Zeiss 35mm f/2 Milvus ZF.2


There are not enough superlatives to properly describe how nice the modern line of Zeiss Milvus lenses are today. We are lucky to have them around, each is its own work of art and each produces optical renderings that become art.


This lens is setup with 9 elements in 7 groups.

Maximum aperture: f/2

Minimum aperture: f/22

9 rounded aperture blades do a nice job of making a smooth and creamy bokeh.

The front filter ring is 58mm. That isn't the 72mm that i would prefer to see on a high-end professional lens and it isn't the common 58mm size seen on vintage Nikkors, but if Zeiss is able to keep things a little smaller and a little lighter by keeping things 14mm smaller, then fine with me.


Made out of metal this lens has a professional, solid feel to it.

The focus ring is covered in a rubber grip that is smooth and sometimes hard to tell if you are touching it or the lens body itself. The ring does not protrude from the lens body. After a few moments with the rubbery ring you will grow to like it, but I can't say I love it: it seems built for looks over performance.

The metal lens hood is a pedal style. The hood does not stick out too far making it easy to access the lens cap. I leave my lens hood on the lens all of the time, pointed out. The hood is lined with black felt to cut down on light bouncing around that much more.

There is a lock on the aperture ring to ensure there is no slip from maximum f-stop. The lens comes with a little tool to "de-click" the aperture ring for smooth transition for filmmakers.

The grand number of elements and groups is responsible for all of the corrections. Lens makers don't put glass into a lens for no reason. Each element and group is there to serve a purpose: making a better image. in this case, they work in concert to render super sharp images.

The lens is ultra sealed to keep out dust and moisture. There is a blue rubber gasket around the lens mount to keep junk out of the camera body, too.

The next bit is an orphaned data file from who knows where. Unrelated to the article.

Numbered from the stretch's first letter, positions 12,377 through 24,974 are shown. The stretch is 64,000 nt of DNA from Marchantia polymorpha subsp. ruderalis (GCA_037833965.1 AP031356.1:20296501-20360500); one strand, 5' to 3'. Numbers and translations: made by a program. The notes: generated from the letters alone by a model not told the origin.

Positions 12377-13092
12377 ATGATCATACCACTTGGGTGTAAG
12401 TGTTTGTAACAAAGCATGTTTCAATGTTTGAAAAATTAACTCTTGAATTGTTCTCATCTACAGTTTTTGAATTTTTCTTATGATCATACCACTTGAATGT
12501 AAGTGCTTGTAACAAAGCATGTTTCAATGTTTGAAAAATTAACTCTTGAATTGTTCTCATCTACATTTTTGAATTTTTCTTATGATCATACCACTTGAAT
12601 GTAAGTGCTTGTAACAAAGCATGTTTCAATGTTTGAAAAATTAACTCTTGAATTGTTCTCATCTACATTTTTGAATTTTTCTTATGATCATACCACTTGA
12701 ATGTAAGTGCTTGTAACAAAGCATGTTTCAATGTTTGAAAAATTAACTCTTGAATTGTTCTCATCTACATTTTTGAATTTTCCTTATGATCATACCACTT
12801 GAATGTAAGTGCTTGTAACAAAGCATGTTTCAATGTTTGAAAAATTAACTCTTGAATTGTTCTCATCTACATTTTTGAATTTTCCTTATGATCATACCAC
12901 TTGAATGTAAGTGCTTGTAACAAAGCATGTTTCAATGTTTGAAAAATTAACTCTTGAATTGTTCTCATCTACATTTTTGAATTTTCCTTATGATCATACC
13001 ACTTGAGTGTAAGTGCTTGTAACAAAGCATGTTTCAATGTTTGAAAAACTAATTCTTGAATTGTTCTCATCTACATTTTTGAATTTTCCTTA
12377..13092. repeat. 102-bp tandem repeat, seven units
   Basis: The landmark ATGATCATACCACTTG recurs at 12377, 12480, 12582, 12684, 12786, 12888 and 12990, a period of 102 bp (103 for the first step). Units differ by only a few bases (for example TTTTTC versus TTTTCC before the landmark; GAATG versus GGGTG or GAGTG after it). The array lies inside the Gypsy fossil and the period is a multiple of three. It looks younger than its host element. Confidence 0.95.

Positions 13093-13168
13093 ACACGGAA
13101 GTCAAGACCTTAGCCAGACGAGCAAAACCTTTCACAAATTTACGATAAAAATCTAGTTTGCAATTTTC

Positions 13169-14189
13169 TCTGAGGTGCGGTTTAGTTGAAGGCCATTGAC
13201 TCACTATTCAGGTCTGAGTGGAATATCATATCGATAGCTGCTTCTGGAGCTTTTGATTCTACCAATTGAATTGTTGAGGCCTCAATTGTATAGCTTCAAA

At every f-stop this lens is a dream, even wide open. It handles perfectly with easy-to-use focus rendering crisply sharp images from corner to corner at every f-stop. As you stop it down there is no distortion, no aberration, it is just lovely from top to bottom of the focus and aperture range.

All of those elements and all of the solid metal comes at a premium MSRP and used lenses command a high price as well. I bought mine used to save some coin but it is truly worth every dollar.

When i am going to shoot some portraits or some model trains and I am thinking I will need something wider than 50mm, this is the first lens I put onto a body. If i want to do a full-length shot of a model or (as seen in the examples) a car, then this lens does the duty. I don't have to worry that it is going to underperform, I know it will always deliver crisp, clean images time after time.

The coatings do a good job of making nice contrast with those crisp images but the colors are not to the outstanding level of say a Voigtlander: those are in a class of their own.

I'm not the only one who thinks this is a fantastic 35mm f/2 lens. The folks at DxO rated this the best 35mm lens at f/2. (source)


Zeiss makes a 35mm f/1.4 lens which is just like this one only faster and even better optical performance, if that can be imagined. But that lens is beyond expensive, it is insanely expensive.

If you are more budget concious, there is a Nikkor-O 35mm f/2 and mine comes from the pre-AI days, being converted to AI it works fine for an order of magnitude less of cost.

The Nikkor 35mm f/1.6G AFS is not a viable option to many here as that lens is strictly a dx lens. If you are looking at something full-frame like this f/2 lens, then you want full frame.


Following are some sample photos to demonstrate the power of this type of lens and some general uses which will likely yield good results. If you shoot things like these, then this lens may be a good one to think about adding to your camera bag.

Check out more photos I have shot with this lens in my Flickr Album.